Here's a sentence I just wrote: "The reason Taylor reminds you of Clinton and the reason it was especially noticeable last night is because both men are echoing Elvis."John -- my son, John Althouse Cohen -- responds:
Should "is" be "are"? I think it would sound ridiculous, but rule-based thinking would say yes.
I think it can only be "is," even if you're using "rule-based thinking." "Are" would just be comical. It would remind me of the scene in "After Hours" where Griffin Dunne says:The ice of my "rule-based thinking" is slowly melting.
So I march right in there to apologize, but she'd already killed herself. I was too late. He was about to give me the money, when all of a sudden, his phone rang. His girlfriend killed herself tonight. Is that a coincidence? No, because the same girl who I came downtown to see was dead, too. That's because they're the same person. They're both dead.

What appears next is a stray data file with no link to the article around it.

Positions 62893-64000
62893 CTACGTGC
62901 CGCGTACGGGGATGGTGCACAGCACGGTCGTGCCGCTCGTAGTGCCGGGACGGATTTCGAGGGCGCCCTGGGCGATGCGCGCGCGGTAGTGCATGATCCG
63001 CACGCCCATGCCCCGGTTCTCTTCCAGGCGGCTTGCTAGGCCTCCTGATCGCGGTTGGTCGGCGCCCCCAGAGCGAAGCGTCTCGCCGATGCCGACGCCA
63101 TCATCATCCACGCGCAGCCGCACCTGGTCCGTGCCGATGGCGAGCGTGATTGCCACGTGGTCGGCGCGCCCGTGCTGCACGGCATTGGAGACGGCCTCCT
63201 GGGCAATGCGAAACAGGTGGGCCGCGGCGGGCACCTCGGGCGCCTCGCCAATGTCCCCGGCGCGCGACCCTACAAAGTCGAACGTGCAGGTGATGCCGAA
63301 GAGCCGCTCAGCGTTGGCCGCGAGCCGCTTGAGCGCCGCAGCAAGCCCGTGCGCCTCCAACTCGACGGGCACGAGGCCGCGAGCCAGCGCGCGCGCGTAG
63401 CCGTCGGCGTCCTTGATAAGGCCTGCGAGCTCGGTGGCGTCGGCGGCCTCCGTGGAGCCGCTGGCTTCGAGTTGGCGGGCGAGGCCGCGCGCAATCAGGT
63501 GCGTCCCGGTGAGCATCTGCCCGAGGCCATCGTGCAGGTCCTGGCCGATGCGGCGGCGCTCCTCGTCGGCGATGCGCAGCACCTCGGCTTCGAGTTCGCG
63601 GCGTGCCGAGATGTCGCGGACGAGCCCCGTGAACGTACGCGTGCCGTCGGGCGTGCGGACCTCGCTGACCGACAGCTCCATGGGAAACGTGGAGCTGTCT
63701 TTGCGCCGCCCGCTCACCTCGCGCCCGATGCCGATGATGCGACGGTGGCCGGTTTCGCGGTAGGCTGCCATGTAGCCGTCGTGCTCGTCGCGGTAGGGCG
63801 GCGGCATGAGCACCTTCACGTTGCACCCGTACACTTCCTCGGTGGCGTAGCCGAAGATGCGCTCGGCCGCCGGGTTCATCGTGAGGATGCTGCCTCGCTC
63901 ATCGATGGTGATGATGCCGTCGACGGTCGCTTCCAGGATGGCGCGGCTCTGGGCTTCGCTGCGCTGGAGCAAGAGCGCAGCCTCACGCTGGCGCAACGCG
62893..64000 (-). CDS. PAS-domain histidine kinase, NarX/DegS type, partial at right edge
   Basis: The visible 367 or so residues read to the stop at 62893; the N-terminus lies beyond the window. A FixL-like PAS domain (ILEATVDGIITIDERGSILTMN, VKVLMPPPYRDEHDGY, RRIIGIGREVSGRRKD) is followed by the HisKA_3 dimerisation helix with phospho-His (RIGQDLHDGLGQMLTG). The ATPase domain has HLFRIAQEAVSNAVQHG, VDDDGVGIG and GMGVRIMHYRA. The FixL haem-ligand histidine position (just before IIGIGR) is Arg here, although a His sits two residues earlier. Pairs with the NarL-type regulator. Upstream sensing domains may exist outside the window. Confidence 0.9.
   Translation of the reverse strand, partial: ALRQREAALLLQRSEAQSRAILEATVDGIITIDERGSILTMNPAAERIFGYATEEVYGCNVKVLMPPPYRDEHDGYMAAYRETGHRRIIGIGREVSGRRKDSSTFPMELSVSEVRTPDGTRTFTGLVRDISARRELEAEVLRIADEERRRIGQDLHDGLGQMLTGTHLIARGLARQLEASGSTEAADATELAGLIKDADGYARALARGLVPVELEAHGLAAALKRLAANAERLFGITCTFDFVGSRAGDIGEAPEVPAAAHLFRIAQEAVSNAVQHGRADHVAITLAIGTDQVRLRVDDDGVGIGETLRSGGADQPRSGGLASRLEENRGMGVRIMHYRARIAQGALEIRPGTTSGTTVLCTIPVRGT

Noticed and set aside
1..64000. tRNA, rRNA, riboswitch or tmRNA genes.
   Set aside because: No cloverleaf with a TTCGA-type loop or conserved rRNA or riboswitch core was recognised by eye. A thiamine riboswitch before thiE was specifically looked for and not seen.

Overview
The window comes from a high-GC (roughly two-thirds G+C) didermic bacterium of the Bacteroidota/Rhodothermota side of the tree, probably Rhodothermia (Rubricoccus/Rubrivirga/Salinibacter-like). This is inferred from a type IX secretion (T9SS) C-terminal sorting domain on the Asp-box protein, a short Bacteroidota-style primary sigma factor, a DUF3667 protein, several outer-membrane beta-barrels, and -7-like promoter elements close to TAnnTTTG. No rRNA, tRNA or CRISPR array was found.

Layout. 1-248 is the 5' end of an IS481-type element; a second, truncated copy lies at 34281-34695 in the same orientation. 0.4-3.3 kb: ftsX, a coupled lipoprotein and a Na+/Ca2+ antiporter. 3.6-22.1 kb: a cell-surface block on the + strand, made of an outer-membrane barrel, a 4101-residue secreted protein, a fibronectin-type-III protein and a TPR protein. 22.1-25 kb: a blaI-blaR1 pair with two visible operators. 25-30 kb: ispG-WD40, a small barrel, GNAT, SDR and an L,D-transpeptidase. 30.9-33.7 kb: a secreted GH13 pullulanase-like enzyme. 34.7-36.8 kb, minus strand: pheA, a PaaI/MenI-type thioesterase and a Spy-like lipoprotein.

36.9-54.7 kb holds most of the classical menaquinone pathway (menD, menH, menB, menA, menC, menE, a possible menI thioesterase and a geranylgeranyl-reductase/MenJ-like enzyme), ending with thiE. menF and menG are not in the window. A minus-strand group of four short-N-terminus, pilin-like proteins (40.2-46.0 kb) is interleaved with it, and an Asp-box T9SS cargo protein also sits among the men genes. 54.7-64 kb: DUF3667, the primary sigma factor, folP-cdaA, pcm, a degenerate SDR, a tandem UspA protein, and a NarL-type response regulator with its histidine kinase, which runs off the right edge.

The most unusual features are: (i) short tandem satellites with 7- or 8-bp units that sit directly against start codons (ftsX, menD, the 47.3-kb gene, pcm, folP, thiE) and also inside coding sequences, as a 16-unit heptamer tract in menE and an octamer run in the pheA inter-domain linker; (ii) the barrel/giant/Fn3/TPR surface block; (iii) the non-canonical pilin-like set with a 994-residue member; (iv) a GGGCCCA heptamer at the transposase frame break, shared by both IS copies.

The point is: He was joking by using the plural and saying, "They're both dead." You can't use "both" in reference to one person. And in your sentence, there's only one reason; it just serves two functions.
Here's another analogy: "George Harrison was the guitarist and singer in 'Here Comes the Sun.'" By inverting that, you automatically get, "The guitarist and singer in 'Here Comes the Sun' was George Harrison." It would be absurd to use "were" instead of "was" in either of those sentences. It doesn't matter whether "George Harrison" comes first in the sentence; the grammar is still the same. "...are George Harrison" is just as ungrammatical as "George Harrison are..."
Incidentally, you should change "because" to "that." Look up "the reason is because" in any usage book.